In short - will there be a proper opportunity for Ryan to grow?

Columbus has been guilty again and again of having to "rush" prospects because there was not enough depth, or because they tried to put too much, too early, on a young player, and then watched him crumple under the stress. Now, finally, they have depth, and the luxury of being able to decide what is really best for both the player and the team. While I agree that playing 18 minutes a night in Portland isn't going to challenge him the same way that 10 minutes in the NHL might, it's also worth asking how much he'll really learn if his ice time is being carefully cherry picked, and he's seeing more skating opportunities in the practice rink than in game action.

He has an impressive reach, and combines it with deceptive speed to make plays in both the offensive and defensive ends. Johansen has stepped up as a quiet leader for the Winterhawks

The Scouting Report

The Benefits:

On the other side of the coin, one has to consider the potential (and the positives) that Johansen brings. While the NHL isn't generally a teenager's game, there's an increasingly large group who have demonstrated that a highly talented, well prepared player can make the jump from Major Junior hockey to the NHL.

If there is one thing that Ryan Johansen has in spades, it is talent and motivation.

Having spent his draft year rocketing up the board, he returned to the WHL and answered every concern about a perceived "slow start" or his numbers being too reliant on draft year teammates Nino Niederreiter and Brad Ross, following his pre-season in Columbus by carving his way to #7 in WHL scoring - and doing so in 10 less games than the six players above him on that list. His dominant performance in the WHL playoffs was a statement that he was there to make an impact, and showed how he'd stepped up his game when the pressure was on.

In international play, Johansen was similarly strong, contributing three goals and six assists in 7 games at the 2011 WJC, third in team scoring behind LA Kings standout prospect Brayden Schenn (also expected to make the leap to the NHL next season) and Predators defensive standout Ryan Ellis.

This is a young man that responds to pressure by turning up his own efforts, and that's a gift that can't be undervalued.

Should he make the leap to the NHL, if he continues to flourish, it's likely we'll see him moving up in the lineup. Though I would say that putting him on top line duty with Rick Nash, though a tantalizing image, is a bit premature, I could easily see him contributing on the second power play unit with R.J. Umberger and Jakub Voracek, or making good use of time with Matt Calvert to allow the speedy winger to get to the net and go for rebounds off of Johansen's delivery.

In fact, Calvert could be an ideal linemate for Johansen as he develops - not only because of his complimentary speed and skating ability (their abilities to hustle to the puck and force / exploit turnovers together could be an explosive combination), but for Johansen's confidence. Having gone through the experience of returning to Juniors, then the AHL before rising into the NHL as a rookie, Calvert has a lot of fresh experience that he can use to make suggestions or help with his teammate's adjustment, as his memories of the transition are still fresh. I wouldn't suggest that Johansen would feel uncomfortable asking for help (or taking advice), but I have no doubt that it's easier to talk to someone in your own peer group who is about your age.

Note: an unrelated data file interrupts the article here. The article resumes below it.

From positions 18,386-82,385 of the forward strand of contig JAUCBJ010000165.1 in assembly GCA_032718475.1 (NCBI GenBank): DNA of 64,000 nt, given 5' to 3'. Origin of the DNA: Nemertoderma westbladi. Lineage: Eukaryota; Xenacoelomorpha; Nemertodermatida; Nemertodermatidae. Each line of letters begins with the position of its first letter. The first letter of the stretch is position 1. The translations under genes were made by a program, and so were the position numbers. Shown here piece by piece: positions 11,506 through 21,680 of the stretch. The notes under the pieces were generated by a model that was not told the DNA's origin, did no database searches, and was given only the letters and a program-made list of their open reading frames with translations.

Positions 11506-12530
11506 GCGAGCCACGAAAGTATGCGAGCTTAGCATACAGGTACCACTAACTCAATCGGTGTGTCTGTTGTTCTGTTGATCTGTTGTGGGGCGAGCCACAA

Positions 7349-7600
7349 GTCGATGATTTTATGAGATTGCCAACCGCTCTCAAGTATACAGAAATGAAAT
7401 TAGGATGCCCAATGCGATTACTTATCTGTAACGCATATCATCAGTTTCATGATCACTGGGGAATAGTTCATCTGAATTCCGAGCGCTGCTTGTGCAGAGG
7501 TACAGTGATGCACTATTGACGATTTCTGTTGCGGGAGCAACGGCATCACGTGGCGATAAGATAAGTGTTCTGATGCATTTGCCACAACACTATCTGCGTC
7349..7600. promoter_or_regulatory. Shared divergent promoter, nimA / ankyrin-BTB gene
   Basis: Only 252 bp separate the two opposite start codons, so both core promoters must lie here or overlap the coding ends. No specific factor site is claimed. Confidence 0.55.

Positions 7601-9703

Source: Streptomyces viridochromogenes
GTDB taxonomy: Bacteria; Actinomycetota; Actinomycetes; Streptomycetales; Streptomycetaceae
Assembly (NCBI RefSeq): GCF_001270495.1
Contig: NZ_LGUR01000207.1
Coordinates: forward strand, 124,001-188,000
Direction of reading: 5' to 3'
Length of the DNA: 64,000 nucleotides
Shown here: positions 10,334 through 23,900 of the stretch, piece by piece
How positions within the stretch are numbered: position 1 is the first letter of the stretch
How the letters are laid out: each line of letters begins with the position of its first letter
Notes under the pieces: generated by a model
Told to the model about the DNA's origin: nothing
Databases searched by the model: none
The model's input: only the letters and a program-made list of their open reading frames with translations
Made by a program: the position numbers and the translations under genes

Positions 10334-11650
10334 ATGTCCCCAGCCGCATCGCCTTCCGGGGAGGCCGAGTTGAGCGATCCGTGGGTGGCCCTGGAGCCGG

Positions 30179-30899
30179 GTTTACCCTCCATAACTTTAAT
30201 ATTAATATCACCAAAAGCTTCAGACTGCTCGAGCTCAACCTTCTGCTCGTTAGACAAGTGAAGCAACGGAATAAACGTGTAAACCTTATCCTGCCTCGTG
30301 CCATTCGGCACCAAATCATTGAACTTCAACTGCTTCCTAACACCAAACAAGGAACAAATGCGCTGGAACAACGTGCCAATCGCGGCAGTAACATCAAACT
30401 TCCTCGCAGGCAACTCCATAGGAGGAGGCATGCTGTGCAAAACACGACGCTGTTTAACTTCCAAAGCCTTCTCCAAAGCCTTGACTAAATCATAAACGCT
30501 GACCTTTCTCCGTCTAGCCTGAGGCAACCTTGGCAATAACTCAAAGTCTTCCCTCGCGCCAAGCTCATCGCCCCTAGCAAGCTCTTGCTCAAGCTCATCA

The only alternative available, if Johansen is deemed on the cusp, but not quite ready, is returning to Portland. While playing time would not be a question, one wonders if he would be able to keep sharpening his edge. While I'm sure Team Canada would love to have him available for the 2012 WJC tournament, will he continue to push himself against what promises to be a lower tier of competition against the rest of the WHL? Would the knowledge that he wasn't quite ready for Columbus be enough to keep his fires burning? As a 1992 birthday, he'll be one of the older age group, should he return, and while I have no doubt that his continued edge in size and physical development would give him the potential to create some exceptional numbers, do we care if he re-writes Portland's record books when he could be making an impact in the NHL on a level similar to Calvert, or even Jake Voracek in his rookie campaign?

Perhaps the best of both worlds will be, if he earns the opportunity, to keep him in Columbus for the first few games of the regular season, and make the decision about keeping him in Columbus or returning him to Portland before he hits the 10 game "limit" that would activate the first year of his NHL contract.

I've no doubt that Ryan Johansen will be an NHL player. The talent is there, the skill is there, the speed appears to be there. Anyone who saw him at prospects camp or training camp could see that he got more comfortable working with his new teammates every time he stepped onto the ice, and while he's yet to register a point in the NHL,  I can't help but think that his ability to keep a clean +/- rating against Pittsburgh and Washington (on the road, no less), was a good sign for his defensive game, as well. There are no glaring weaknesses or obvious flaws - merely a player who needs to have the chance to grow and adjust, and fill out his game as a natural result of maturing.

Is it Johansen's time? It's impossible to judge without seeing him on the ice again - but even as my head lines up the various reasons why it will be a difficult challenge for him, my heart can't bring itself to count him out.